1) This pullover by Ball and Buck is magic. I have an obsession for anything that is made of waxed canvas....and this may be the tipping point for me needing therapy. I have worn it daily for two months. 2) I miss California, and the clouds and rain and cold of Kentucky really get to me in the winter months. This candle collection by Ethics Supply Co reminds me of everything I love about nature, the warmth, and the summer months....plus the burn time is forever. 3) Okay, so this watch is a luxury....not only is it by Filson and Shinola it is Smokey Bear themed. If you are a nature lover that really wants to treat them self....go for this limited edition watch. 4) I would like to think I am cool...some may argue that I am...but I will argue that I am...but this book gives me hope for at least being able to dress cool. 5) Sooooo I have owned this shirt for two years. It has been worn and washed weekly for two years. This shirt literally still looks brand new. 6) Good pottery is hard to find. This world is filled with way too many potters with really really bad aesthetics. Thro is not one of those....every piece is delicious. 7) Sometimes...when the world is rough and dark...and the politics are depressing the hell out of you...you just need to sit and keep your hands busy and create something really cool. 25 Beautiful Things is here to help. Grab one of her paint sets and paint books. You'll fill the winter with fresh designs and bright colors. 8) LSTN makes the best headphones I've found. Mine have wood insets and come either wireless or wired. 9) So I don't own this sweater...but I love Buck Mason...and I love this sweater...so we all need one.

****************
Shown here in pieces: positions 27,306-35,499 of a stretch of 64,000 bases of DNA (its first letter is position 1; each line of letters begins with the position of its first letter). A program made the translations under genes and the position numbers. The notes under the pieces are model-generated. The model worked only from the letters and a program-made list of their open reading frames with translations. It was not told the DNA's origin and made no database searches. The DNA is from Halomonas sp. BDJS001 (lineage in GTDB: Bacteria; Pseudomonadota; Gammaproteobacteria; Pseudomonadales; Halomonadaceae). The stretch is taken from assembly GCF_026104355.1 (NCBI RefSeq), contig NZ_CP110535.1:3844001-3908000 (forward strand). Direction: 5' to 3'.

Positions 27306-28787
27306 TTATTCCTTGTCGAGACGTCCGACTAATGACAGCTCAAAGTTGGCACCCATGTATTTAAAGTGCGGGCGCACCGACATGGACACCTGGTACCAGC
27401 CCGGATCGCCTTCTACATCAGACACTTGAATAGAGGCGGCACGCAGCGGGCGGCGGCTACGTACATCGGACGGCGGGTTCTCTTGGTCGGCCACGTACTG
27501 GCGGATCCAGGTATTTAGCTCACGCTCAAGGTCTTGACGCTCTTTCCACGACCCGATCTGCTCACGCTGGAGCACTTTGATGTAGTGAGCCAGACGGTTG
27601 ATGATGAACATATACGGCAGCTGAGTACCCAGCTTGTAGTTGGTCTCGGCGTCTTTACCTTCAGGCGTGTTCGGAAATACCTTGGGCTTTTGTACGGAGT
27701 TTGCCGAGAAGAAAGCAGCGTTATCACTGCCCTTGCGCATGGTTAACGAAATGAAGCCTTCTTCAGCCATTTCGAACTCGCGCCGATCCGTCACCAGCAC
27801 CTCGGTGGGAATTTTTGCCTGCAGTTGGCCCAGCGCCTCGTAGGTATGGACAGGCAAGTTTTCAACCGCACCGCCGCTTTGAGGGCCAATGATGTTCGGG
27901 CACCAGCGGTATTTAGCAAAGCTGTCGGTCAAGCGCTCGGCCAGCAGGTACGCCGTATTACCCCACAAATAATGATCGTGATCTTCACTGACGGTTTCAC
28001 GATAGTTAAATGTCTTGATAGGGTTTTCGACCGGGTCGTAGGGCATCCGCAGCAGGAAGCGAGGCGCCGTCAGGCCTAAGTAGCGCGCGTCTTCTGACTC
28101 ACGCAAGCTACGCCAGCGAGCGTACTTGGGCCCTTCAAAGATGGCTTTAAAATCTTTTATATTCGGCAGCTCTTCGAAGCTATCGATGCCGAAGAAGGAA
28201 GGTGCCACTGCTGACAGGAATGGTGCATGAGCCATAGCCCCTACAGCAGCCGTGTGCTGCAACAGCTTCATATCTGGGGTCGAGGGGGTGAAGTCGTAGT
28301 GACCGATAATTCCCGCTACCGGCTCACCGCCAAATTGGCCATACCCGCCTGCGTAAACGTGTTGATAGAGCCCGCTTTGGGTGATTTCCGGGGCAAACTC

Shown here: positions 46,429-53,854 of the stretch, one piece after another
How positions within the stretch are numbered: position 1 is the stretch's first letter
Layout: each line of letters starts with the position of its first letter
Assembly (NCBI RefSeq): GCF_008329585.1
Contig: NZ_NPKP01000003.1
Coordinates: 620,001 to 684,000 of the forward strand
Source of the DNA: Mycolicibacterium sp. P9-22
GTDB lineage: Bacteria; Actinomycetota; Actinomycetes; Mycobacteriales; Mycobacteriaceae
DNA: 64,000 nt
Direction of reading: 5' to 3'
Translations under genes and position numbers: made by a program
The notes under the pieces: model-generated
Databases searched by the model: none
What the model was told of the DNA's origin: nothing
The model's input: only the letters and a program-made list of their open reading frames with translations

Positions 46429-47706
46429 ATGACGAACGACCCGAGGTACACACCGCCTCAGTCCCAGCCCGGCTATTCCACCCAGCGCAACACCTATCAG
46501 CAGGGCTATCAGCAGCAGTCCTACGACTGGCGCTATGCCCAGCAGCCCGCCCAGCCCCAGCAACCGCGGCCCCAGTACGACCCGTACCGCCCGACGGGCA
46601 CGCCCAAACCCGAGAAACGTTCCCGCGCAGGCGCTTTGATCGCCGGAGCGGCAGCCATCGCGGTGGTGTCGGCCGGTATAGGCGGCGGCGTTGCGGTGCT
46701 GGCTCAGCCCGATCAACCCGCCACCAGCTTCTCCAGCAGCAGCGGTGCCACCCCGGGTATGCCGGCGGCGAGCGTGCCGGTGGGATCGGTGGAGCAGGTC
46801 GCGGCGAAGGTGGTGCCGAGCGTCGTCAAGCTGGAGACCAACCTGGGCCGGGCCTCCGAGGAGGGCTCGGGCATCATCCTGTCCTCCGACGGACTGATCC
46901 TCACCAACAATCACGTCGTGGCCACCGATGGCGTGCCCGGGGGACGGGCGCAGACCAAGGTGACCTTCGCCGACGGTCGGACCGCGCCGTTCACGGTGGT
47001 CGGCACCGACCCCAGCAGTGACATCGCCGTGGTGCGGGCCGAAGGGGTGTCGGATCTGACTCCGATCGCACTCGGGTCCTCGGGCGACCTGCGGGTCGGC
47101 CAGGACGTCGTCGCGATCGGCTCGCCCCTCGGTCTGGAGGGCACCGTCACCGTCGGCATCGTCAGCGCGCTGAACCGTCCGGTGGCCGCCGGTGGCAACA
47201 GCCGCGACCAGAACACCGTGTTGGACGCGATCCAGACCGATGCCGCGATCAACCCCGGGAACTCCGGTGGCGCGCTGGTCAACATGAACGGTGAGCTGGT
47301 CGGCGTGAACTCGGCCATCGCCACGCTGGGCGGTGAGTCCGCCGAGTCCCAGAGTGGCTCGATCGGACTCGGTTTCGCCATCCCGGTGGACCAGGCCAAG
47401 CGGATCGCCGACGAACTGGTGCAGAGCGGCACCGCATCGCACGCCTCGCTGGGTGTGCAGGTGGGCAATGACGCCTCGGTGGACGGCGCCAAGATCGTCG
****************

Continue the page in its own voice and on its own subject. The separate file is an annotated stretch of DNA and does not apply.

Click on the images to hop over to their sites for more info and how to buy.
AN ESSAY BY CHRISTOPHE CHAISSON
Honeybees are perhaps the most beneficial and enchanting insects that grace the planet with their sweetness. One of the most beautiful, thought provoking characteristics of these tiny, efficient workers is their sense of purpose and belonging. The Hive is a vital aspect of not only their survival but a key component to the very essence of their being.
In this regard, I am filled with envy matched with pity for the bees. As a twenty year old, who has lived a life not aligning to the manual society gave me, a sense of belonging is an earnest desire of my heart. Sense is actually too weak of a word to use to describe the deep ache inside of me that cries out to belong. I want to live in a state of belonging with a hive of my people toiling day and night towards a united goal. Not a specific goal, but one of love, hope, and acceptance. Unlike the bees, who seamlessly harmonize and know their specific purpose, me and so many others have had to wrestle and search for our purpose, place and identity.